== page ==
In this tutorial, I will show you how the create a stylized illustrated look from a photograph. The best part is that it requires no artistic ability! You can do this to any photo and pretty much any subject, but I think it works best with people.
You can see a Before/After below (just roll over the image once it’s all loaded in). I bought my image from iStockPhoto – here’s the item (Note if you download the sample PSD file from Psdtuts+ Plus, the image has a watermark over it, so you’ll need to purchase it and swap it in).
Create a new Solid Color Adjustment layer and fill it with White. Above that layer, create a new blank layer by hitting the New Layer Button at the bottom of the layer palette. Name that layer "Basic Shapes." Now turn both of those layers off.
We are going to use the Pen Tool (P) to trace all of the basic structural elements of the image. In my case, it will be the outline of the body and the outlines of the clothes.
With the Pen Tool selected, simply click anywhere you would like to start then continue to click and drag to trace the part you are working on with the path. To make it look more like a sketch, we are going to use a lot of small paths rather than trace the whole thing with one long path. When you come to a place where you think the path should end, hold down the Cmd (or Ctrl) key ,and click anywhere off the path. That will deselect it and now you are free to create another one. Keep doing this until all of your basic shapes are traced. Here are a few shots of how I traced my image:
A common misconception is that a path needs to be a loop. Not true. We are going to use all "open paths" in this tutorial.
Turn on your white layer and your blank layer. Select the blank layer. In the paths palette, drag your work path down to the New Path button at the bottom of the palette to save it. Select the Brush Tool and open the brushes palette. Select any round, hard brush preset. Under the Brush Tip Shape section, modify the brush to create a thin ellipse by bringing the roundness down to 12%. Make the angle 45 degrees. Turn on the Shape Dynamics section bring the Size Jitter to 100, the Minimum diameter to 35, and the Angle Jitter to 5.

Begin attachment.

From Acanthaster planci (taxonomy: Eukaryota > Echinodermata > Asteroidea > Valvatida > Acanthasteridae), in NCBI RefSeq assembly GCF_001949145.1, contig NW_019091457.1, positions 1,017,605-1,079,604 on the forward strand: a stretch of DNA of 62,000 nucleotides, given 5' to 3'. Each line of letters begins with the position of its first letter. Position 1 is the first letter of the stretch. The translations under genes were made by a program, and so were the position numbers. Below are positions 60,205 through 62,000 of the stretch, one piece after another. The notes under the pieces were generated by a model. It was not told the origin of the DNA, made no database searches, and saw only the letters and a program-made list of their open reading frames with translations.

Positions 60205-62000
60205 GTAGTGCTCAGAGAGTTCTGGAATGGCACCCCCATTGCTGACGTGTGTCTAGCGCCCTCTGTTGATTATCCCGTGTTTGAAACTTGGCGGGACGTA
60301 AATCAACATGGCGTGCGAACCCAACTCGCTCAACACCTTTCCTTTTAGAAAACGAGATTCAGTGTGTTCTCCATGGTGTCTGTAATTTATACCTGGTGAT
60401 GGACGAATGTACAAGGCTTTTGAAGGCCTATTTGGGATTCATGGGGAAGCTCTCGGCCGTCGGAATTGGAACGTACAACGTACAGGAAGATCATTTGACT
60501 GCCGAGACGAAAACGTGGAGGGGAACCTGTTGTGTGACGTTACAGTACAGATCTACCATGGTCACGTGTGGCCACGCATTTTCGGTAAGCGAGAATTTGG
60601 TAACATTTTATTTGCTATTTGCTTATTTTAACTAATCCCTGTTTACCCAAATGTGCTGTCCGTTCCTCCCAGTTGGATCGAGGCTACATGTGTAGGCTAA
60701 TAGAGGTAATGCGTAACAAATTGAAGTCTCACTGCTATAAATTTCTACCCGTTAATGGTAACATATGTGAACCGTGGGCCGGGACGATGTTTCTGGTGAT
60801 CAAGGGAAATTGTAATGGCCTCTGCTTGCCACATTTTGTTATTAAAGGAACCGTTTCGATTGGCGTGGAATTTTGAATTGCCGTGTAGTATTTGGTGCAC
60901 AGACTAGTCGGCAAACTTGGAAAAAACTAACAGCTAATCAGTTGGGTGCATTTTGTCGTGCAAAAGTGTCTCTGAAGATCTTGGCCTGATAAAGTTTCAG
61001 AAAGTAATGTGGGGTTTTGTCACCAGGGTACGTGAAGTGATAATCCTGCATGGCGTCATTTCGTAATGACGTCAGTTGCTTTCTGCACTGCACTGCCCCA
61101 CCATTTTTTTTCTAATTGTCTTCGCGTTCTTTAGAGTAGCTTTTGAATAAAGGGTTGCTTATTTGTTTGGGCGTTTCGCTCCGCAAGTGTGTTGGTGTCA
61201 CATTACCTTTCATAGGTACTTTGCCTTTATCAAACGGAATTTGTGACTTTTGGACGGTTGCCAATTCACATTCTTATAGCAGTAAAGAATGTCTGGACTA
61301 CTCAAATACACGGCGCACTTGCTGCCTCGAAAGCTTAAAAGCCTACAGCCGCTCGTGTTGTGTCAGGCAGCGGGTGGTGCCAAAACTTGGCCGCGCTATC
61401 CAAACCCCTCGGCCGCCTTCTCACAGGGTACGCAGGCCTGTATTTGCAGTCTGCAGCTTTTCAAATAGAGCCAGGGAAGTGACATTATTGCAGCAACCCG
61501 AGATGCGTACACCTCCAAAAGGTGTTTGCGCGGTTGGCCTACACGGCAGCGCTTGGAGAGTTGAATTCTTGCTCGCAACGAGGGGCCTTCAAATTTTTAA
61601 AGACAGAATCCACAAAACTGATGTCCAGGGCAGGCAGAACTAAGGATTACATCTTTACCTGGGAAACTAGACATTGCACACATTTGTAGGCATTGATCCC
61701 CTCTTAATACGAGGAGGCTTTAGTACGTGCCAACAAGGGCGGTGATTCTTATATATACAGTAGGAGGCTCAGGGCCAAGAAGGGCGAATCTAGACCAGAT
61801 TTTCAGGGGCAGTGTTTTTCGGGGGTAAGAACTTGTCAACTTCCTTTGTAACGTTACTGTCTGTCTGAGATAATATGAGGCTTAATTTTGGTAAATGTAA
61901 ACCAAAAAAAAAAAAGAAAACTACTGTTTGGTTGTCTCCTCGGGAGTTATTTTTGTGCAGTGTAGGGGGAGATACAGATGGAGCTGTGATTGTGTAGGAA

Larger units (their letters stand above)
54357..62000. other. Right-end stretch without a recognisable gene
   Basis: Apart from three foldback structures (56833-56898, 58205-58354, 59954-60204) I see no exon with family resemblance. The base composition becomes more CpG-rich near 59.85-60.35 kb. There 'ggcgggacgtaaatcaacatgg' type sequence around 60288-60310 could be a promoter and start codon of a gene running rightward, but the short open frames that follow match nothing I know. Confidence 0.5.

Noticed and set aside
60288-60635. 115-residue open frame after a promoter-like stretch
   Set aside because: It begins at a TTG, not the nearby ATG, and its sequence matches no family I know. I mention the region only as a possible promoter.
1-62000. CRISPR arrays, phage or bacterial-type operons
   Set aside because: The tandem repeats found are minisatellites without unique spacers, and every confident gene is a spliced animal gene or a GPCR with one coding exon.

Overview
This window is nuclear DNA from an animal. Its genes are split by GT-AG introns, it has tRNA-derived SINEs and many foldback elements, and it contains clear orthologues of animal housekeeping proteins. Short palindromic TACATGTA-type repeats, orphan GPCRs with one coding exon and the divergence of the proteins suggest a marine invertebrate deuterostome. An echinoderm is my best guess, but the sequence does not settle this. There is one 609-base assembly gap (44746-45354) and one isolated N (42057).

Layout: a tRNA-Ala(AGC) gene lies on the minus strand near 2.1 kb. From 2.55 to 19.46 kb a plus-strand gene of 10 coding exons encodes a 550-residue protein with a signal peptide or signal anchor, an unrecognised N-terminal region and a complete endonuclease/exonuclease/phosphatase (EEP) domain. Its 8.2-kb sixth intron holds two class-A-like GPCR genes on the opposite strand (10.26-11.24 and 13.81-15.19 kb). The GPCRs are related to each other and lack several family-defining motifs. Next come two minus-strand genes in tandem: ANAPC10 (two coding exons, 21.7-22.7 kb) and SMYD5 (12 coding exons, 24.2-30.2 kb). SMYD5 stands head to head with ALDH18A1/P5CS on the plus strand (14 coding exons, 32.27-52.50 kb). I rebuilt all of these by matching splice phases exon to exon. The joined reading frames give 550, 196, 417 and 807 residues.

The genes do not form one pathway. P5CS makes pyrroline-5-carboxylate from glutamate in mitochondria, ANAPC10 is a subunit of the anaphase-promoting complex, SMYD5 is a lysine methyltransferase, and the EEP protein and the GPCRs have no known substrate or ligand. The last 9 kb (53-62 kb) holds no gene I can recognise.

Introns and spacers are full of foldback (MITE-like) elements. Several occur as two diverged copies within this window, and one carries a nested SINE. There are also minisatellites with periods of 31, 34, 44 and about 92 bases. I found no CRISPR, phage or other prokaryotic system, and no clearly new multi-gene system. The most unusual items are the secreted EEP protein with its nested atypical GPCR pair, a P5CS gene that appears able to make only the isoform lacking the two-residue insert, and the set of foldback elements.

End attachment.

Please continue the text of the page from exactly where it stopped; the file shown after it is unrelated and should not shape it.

With the blank layer still selected, hit D to make black your foreground color then right/control – click on the path and choose Stroke Path. Make sure that Simulate Pressure is checked and use Brush as your source. Hit OK. You might have to adjust the Master Diameter in the brushes palette if the lines are too thin or thick.
Repeat steps 2 and 3 a few more times, each time getting more and more detailed in what you trace. The more detail you trace, the thinner you should set the Master Diameter on the brushes palette. Each time you do a pass, make sure to apply the stroke onto a new layer.
Now that we have the outlines, let’s paint in some color. Duplicate the the layer that contains your photograph. Put the copy at the top, above all the other layers. Set the Blending Mode to "Color".
Hit B for the Brush Tool. In the Brushes palette set the Brush Angle to -45 degrees and turn off the Shape Dynamics. Make the brush a bit larger.
Make a new blank layer and call it "Paint." Make sure that it’s below all of your outline layers. Make sure that your foreground color is still set to black. In the properties bar, set the Opacity of the brush to 10%. Very roughly paint in the color where you want it. Be sure to release the mouse every now and then so that the color begins to multiply over itself. Don’t worry about staying in the lines too much. I used a Wacom Tablet so it was easy for me to get nice strokes but if all you have is a mouse just do the best you can.
Hit E for the Eraser Tool. Set the eraser brush up the same way that we did the paint brush. Make sure that the eraser brush’s Opacity is at 50%. Now go back and tidy up your paint job. I like it when you can still slightly see the paint going over the lines.
On my image, I want the pants to be blue instead of that peachy color, so I am going to make a new Hue/Saturation Adjustment layer at the very top of the layers palette. Drag the Hue slider over until you get the hue that you like. Adjust the saturation as you like. Wait, the whole image changed! Thats Ok — we are going to fix that.
Click on the layer mask thumbnail on the Hue/Sat layer and hit Cmd+I to invert it. The image will go back to the way it was before. Set your background color to white and select the Eraser Tool. Set the eraser’s opacity to 100% and paint on the mask so that the hue adjustment we made appears. Now just paint where you want the color shift.
Continue this way until you are happy with the colors.
The shirt adjusted.
The skin tone adjusted.
Make one more new blank layer just below the "Paint" layer. Call it "bkg paint". Select the brush tool again and make the master diameter huge. Mine is at 200. With the brush opacity at 5% do a few really broad strokes across the whole image just to bring in a little color to the background.